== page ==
In her 2002 Reith lectures, the philosopher Onora O'Neill asserted that the media were the only great power left unregulated. The theme of John Lloyd's essay, in the form of this short book, is that this out-of-control colossus substantially damages the political process. How does that come about?
Partly, by sheer dominance. Lloyd, now an editor at the Financial Times, shows that we British use more of our time on absorbing the media than we apply to any other activity. We watch a lot of television, we listen to many hours of radio, we still read newspapers and magazines in great numbers, and we have come to value the internet. All that, comprising news as well as entertainment, occupies us for longer than even conversation with friends and family.
Into the vast media output - the second step in Lloyd's argument - practitioners insert the notion that politics has no high, or even moral, purpose. It merely consists of a series of strategies for getting and keeping power.
Actually, I think that analysis a perfectly serviceable hypothesis. It explains contemporary politics pretty well. Keeping power entails delivering the kinds of outcomes that voters want. And when a moral imperative is preached, as by Tony Blair in the case of the Iraq war, we end up with the torture of detainees.
Nor do I hold that politics is a degraded profession, as Lloyd believes most of the media do. He carries his attack forward by asserting that the media have decided that politics is a dirty game, played by devious people who tell an essentially false narrative about the world and deceive the British people. As a result, the media have become ravenous - hungry for conflict, scandal, splits, rows and failure.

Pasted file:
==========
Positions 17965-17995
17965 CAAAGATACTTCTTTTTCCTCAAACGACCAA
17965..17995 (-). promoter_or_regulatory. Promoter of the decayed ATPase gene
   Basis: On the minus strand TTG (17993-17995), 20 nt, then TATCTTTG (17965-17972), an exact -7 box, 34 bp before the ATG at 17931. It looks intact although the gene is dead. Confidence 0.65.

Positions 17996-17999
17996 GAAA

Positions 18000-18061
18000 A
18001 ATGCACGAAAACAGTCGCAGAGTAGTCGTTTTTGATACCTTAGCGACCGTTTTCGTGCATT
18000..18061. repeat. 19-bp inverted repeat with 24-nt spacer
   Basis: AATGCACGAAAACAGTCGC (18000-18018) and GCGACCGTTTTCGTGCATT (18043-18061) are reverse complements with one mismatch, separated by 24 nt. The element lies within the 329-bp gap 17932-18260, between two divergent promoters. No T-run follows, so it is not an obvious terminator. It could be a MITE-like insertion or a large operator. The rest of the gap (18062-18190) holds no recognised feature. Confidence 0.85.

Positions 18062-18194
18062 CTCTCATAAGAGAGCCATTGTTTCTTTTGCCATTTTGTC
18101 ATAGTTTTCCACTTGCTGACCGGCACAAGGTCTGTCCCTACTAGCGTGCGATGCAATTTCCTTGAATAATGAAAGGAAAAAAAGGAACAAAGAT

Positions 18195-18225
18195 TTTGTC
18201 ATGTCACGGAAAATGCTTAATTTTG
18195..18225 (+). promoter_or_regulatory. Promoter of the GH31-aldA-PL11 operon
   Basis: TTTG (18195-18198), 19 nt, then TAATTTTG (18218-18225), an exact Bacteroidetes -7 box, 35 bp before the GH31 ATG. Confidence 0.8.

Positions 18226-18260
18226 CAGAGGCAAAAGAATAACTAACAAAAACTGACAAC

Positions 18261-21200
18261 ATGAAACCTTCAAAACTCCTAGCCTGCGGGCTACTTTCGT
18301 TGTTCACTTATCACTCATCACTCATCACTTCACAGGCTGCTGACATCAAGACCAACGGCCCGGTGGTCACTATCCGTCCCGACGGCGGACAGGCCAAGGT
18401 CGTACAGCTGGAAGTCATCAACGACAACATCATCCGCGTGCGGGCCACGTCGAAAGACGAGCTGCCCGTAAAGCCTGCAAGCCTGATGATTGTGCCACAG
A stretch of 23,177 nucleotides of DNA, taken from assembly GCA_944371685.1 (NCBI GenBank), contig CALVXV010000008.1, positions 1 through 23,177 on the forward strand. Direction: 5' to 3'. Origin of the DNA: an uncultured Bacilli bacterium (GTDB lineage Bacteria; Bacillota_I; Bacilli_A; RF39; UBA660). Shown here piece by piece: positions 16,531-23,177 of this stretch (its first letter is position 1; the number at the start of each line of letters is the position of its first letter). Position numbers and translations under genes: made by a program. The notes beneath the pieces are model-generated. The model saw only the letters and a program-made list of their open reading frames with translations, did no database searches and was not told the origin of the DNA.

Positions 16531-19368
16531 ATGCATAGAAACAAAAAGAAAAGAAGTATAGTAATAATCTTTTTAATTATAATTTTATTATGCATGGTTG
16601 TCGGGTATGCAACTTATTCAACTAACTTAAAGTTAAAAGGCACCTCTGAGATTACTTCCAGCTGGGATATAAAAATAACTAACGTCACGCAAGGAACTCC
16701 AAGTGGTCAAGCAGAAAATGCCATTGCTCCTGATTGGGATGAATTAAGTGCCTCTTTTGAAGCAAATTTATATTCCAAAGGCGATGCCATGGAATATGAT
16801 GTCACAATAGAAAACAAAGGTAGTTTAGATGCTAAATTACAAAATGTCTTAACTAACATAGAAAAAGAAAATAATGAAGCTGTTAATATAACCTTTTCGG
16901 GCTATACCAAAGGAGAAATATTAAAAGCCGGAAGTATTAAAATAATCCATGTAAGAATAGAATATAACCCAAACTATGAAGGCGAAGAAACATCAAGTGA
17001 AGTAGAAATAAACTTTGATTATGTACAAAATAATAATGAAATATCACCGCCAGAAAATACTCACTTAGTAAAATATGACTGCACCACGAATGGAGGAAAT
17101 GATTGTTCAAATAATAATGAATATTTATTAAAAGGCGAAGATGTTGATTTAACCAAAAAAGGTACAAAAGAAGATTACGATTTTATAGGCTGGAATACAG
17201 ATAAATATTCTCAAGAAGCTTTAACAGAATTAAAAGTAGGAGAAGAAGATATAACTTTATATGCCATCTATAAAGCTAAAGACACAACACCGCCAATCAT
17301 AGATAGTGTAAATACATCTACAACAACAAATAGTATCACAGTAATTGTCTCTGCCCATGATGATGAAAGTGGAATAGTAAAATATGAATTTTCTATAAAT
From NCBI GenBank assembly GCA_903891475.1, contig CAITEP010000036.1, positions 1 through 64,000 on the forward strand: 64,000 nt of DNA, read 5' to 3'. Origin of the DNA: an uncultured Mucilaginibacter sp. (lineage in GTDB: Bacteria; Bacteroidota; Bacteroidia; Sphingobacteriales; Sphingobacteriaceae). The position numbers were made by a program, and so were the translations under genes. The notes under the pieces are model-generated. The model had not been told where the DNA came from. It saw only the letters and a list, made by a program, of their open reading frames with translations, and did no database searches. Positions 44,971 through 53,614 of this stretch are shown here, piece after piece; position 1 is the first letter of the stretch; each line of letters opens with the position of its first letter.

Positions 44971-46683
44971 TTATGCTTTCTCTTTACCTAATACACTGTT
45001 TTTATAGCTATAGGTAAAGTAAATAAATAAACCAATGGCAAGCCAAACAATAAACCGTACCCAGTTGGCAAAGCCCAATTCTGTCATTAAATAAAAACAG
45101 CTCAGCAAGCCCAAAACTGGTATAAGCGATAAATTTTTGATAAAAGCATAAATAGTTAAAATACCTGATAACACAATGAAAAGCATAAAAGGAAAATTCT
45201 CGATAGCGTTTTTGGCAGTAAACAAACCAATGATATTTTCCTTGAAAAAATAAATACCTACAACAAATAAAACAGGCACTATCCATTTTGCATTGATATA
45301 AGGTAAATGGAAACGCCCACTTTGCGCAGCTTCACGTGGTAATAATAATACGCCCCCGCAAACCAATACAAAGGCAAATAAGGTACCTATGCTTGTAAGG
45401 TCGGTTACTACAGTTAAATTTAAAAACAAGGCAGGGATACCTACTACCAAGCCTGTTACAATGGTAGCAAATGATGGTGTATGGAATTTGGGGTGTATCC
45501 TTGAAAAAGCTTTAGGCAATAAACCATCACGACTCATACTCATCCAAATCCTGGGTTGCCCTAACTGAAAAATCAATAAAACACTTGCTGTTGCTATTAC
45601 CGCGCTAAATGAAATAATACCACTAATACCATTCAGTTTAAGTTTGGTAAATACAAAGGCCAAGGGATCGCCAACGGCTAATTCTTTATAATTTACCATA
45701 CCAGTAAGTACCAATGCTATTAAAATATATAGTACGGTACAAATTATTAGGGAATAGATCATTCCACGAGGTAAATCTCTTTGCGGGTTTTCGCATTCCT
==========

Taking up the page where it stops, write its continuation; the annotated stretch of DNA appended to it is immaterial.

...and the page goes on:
Lloyd's broad picture is, I think, inaccurate. Go to the political coverage in this issue of The Independent, turn to its rivals, switch on the TV news today or tune into the radio and then apply Lloyd's description to what you read, see or hear. Does it fit? Sometimes, but not generally.
To the extent that the media are ravenous, as they can be, their appetite embraces more than the political process. Take the relatively small amount of attention that the media give to the Church of England: the coverage likewise focuses on conflict, scandal, splits, rows and failure.
Lloyd rightly emphasises the central transaction of the political process. Politics and politicians depend on the media for access to people. The most common method is the interview.
Whether heard on the Today programme in the morning, or viewed on Newsnight late at night, or read in one's newspaper, or somewhere implied but not stated because it was off-the-record, the result is often unsatisfactory. Politicians are defensive where they are not bland; journalists are rude where they are not probing.
Whose fault is this? This is unknowable, but Lloyd points to the media. For, he says, access is granted on increasingly harsh terms. As a result, politicians have learnt to arm themselves. The consequence is that the interview - a technique to elicit information and increase clarity - produces no more than the smoke of battle and the fog of war.
Lloyd is writing to change things. Although I believe his analysis is too sweeping, I accept his recommendations. Reform of the media can only come from within; it is not a suitable arena for government action. For example, The Independent was founded for a variety of reasons, but among them was a desire to show that there was a better, more even-handed, more truly independent way of being a newspaper.
I agree that while any publication may choose to oppose the government, the media does not have the responsibility for so doing. That duty belongs to members of Parliament. I accept that over and above the truth that emerges from the clash of opinions, or from investigation, there is a third kind of truth - "explanation of contexts and events, using the rational tools of observation and enquiry". It is the everyday work of journalism. And the more of it, the better.
Andreas Whittam Smith was founding editor of 'The Independent'Reuse content